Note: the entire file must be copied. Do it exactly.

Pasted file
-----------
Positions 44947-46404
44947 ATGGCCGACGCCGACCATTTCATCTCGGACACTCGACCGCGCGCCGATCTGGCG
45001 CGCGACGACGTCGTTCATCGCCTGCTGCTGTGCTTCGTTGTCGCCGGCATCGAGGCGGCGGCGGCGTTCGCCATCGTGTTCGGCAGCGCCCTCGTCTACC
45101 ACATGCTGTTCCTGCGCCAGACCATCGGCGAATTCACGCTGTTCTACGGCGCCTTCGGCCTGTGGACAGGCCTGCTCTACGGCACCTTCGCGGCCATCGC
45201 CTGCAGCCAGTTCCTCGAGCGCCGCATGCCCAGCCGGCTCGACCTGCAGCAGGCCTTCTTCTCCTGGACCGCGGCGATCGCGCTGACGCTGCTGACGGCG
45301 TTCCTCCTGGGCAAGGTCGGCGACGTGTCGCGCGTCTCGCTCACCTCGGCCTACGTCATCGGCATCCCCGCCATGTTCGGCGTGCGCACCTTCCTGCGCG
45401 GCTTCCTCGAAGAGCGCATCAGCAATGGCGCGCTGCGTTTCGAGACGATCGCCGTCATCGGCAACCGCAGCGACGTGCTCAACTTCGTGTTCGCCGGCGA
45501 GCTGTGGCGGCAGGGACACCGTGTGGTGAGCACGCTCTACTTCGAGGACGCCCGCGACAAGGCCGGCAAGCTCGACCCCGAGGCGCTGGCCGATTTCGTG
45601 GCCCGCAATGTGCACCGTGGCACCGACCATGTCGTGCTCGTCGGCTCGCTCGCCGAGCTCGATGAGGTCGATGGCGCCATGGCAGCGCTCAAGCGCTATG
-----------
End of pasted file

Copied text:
Positions 44947-46404
44947 ATGGCCGACGCCGACCATTTCATCTCGGACACTCGACCGCGCGCCGATCTGGCG
45001 CGCGACGACGTCGTTCATCGCCTGCTGCTGTGCTTCGTTGTCGCCGGCATCGAGGCGGCGGCGGCGTTCGCCATCGTGTTCGGCAGCGCCCTCGTCTACC
45101 ACATGCTGTTCCTGCGCCAGACCATCGGCGAATTCACGCTGTTCTACGGCGCCTTCGGCCTGTGGACAGGCCTGCTCTACGGCACCTTCGCGGCCATCGC
45201 CTGCAGCCAGTTCCTCGAGCGCCGCATGCCCAGCCGGCTCGACCTGCAGCAGGCCTTCTTCTCCTGGACCGCGGCGATCGCGCTGACGCTGCTGACGGCG
45301 TTCCTCCTGGGCAAGGTCGGCGACGTGTCGCGCGTCTCGCTCACCTCGGCCTACGTCATCGGCATCCCCGCCATGTTCGGCGTGCGCACCTTCCTGCGCG
45401 GCTTCCTCGAAGAGCGCATCAGCAATGGCGCGCTGCGTTTCGAGACGATCGCCGTCATCGGCAACCGCAGCGACGTGCTCAACTTCGTGTTCGCCGGCGA
45501 GCTGTGGCGGCAGGGACACCGTGTGGTGAGCACGCTCTACTTCGAGGACGCCCGCGACAAGGCCGGCAAGCTCGACCCCGAGGCGCTGGCCGATTTCGTG
45601 GCCCGCAATGTGCACCGTGGCACCGACCATGTCGTGCTCGTCGGCTCGCTCGCCGAGCTCGATGAGGTCGATGGCGCCATGGCAGCGCTCAAGCGCTATG